Posted on February 22nd, 2011
According to Missouri State Patrol, a 77-year-old was killed after being involved in train accident in Camden County.
The accident occurred as the woman was trying to cross the railroad tracks near Route T when she was struck by the freight train. Officials were called to the scene at 9 a.m. and the woman was pronounced dead at the scene at 10 p.m. The accident is still under investigation at this time.
Railroad accidents can cause serious injury to anyone involved, our thoughts are with the friends and family of the victim during this difficult time.
Posted on January 26th, 2011
Two trains with the Burlington Northern Santa Fe Railroad have struck two vehicle in separate accidents.
The first accident occurred at 7:53 a.m. when train engine struck a vehicle on Old Highway 66 as the car attempted to cross the railroad and failed to yield to the moving train.
The driver did not suffer any serious injury, but was taken to the hospital for a precaution. The second accident occurred as a woman took a wrong turn and became stuck on the tracks. The caller did not know where they were, but was aware that a train was approaching.
The woman got out of the vehicle, but the man was having trouble getting out. The train put on the emergency braking system, but still hit the man and he fell to the ground. The man sustained minor injuries.
Posted on August 31st, 2010
A Missouri train was involved in two accidents in the same day, one accident left a man in critical condition.
The first accident occurred when a 44-year-old man was traveling to St. Louis, Missouri when he drove through the barrier at a railroad crossing, according to police officials. The train struck the back half of the vehicle causing the man to be thrown 40 feet from the car. The man was rushed to the hospital and placed in the intensive care unit, but is expected to survive.
Two hours after this incident, the same train was involved in another accident when it hit the bumper of a maintenance worker’s truck that was parked to closely to the tracks. The worker was spraying weeds from inside the truck when the accident occurred, but he was uninjured.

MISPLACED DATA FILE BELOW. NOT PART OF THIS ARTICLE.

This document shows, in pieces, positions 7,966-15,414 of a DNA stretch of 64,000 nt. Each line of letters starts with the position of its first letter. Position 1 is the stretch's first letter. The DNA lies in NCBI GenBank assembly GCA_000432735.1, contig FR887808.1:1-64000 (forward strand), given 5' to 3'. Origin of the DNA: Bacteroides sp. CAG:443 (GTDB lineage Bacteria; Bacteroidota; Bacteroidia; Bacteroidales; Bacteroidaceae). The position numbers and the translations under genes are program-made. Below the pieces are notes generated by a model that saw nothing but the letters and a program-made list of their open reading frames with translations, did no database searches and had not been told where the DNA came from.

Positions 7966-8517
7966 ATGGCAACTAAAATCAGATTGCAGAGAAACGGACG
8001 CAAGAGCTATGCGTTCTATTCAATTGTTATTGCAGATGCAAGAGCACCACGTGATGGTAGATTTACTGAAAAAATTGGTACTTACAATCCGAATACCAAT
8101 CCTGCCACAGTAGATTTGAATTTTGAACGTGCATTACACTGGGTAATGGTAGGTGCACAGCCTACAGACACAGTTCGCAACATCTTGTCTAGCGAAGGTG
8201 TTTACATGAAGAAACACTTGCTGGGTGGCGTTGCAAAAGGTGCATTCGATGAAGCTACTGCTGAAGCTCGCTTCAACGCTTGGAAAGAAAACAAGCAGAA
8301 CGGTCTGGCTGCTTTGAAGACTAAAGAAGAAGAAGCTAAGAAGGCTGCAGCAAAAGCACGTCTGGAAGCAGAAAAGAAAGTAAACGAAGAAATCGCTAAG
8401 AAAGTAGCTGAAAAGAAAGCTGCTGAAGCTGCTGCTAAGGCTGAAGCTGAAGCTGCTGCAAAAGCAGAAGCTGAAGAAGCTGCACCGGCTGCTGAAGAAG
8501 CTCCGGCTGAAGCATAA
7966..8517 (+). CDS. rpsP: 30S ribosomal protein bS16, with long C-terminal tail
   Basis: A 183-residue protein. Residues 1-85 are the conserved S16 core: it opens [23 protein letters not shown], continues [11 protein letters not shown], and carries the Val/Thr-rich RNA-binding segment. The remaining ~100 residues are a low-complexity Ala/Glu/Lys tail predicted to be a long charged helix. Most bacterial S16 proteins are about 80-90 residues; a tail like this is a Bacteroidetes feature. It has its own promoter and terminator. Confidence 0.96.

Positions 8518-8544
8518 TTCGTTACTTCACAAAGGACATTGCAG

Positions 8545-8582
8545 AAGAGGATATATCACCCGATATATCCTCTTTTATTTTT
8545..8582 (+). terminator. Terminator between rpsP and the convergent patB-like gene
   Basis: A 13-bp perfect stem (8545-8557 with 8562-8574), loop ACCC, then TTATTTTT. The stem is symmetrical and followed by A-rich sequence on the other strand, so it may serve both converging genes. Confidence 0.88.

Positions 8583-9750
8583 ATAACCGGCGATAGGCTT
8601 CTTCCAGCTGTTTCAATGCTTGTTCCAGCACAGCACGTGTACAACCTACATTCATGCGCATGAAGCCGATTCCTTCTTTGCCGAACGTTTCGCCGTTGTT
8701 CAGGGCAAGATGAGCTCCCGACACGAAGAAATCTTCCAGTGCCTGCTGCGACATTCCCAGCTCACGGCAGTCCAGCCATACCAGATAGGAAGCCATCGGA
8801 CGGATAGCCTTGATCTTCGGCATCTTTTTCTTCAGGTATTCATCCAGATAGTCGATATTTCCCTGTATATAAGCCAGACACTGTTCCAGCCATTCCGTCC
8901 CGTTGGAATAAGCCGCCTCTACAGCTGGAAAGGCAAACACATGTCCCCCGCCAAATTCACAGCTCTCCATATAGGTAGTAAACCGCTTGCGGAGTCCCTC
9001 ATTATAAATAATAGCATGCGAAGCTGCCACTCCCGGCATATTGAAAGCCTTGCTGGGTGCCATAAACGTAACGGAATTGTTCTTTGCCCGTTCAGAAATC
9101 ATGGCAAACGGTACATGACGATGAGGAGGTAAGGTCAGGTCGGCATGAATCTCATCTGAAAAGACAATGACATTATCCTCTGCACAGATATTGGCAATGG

Railroad accidents can cause serious injury to all people involved, our thoughts are with the victim during his recovery process.
Posted on August 9th, 2010
The driver of a truck was injured in a Amtrak train accident in St. Louis.
The accident occurred at 8 a.m. when the motorist drove across the barrier at the railroad tracks. The train was unable to stop in time and struck the back half of the truck, causing it to split in half.
The train was pushed 100 yards down the tracks, but the driver was thrown from the vehicle. The driver was rushed to the hospital in serious condition, but authorities have said that he will survive. There were 129 passengers on the train, luckily none of them were injured in the accident.
Railroad accidents can cause serious injury to everyone involved, our thoughts are with the victim and his family during his recovery time.
Posted on June 10th, 2010
Over Memorial weekend, an Amtrak train derailed in Illinois and officials are continuing to investigate what caused the train accident.
There were 63 passengers on the train when it derailed and five of them were treated for injuries suffered in the accident. The remaining passengers were given the option to either return to their original city or continue on to their destination via charter buses. The coaches of the train that left the track are owned by Union Pacific and Kansas City Southern.
Posted on May 5th, 2010
According to a safety analysis from the Federal Railroad Administration, there were 20 railroad crossing deaths in Missouri in 2009.
More results from the analysis stated that over the past 10 years, 194 people have died in railroad accidents. Nationwide there are about 5,800 car vs. train accidents with the majority of the accidents, 75 percent, occurring during daylight hours.
A train can take up to a mile to stop so even if the motorist is seen on the tracks, the chances of the train being able to halt are slim. Years ago, a public announcement urged motorists to “stop, look, and listen” at a railroad crossing and the results from this analysis prove that this is still sound advice.